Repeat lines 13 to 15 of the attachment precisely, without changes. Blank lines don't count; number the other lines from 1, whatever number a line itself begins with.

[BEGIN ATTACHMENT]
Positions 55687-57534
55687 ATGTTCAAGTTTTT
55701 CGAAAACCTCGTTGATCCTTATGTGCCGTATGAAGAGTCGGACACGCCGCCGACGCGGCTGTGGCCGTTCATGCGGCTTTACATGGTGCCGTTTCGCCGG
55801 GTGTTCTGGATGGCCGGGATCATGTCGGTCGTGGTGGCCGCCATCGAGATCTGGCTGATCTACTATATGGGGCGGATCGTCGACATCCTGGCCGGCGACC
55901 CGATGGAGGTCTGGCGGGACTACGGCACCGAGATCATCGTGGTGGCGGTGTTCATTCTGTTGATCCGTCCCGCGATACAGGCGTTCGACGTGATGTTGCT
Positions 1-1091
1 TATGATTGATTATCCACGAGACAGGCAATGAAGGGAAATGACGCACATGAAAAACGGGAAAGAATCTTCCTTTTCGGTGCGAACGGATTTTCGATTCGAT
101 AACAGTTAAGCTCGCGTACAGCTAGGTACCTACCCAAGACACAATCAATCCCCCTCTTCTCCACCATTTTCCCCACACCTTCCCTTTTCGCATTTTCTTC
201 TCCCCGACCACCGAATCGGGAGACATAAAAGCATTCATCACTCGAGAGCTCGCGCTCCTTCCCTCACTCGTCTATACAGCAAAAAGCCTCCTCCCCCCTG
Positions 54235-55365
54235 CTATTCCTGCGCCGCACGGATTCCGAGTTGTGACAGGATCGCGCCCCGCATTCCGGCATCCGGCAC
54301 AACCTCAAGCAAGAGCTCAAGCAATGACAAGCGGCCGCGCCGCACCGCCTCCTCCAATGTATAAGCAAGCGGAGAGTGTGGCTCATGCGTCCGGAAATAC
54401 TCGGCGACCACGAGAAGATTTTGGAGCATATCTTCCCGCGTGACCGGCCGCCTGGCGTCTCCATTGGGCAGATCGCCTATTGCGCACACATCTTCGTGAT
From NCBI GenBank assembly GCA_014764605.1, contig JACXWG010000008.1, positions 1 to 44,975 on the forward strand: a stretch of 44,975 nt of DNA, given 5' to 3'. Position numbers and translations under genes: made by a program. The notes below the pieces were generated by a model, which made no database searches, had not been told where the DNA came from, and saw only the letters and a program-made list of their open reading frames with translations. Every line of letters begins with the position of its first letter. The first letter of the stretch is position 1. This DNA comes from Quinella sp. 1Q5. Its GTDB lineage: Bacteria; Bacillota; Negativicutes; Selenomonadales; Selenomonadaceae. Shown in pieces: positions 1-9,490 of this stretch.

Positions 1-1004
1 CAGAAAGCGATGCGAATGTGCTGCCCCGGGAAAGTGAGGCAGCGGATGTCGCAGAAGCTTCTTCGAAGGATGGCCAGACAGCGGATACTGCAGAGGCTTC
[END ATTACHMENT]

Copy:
54401 TCGGCGACCACGAGAAGATTTTGGAGCATATCTTCCCGCGTGACCGGCCGCCTGGCGTCTCCATTGGGCAGATCGCCTATTGCGCACACATCTTCGTGAT
From NCBI GenBank assembly GCA_014764605.1, contig JACXWG010000008.1, positions 1 to 44,975 on the forward strand: a stretch of 44,975 nt of DNA, given 5' to 3'. Position numbers and translations under genes: made by a program. The notes below the pieces were generated by a model, which made no database searches, had not been told where the DNA came from, and saw only the letters and a program-made list of their open reading frames with translations. Every line of letters begins with the position of its first letter. The first letter of the stretch is position 1. This DNA comes from Quinella sp. 1Q5. Its GTDB lineage: Bacteria; Bacillota; Negativicutes; Selenomonadales; Selenomonadaceae. Shown in pieces: positions 1-9,490 of this stretch.

Positions 1-1004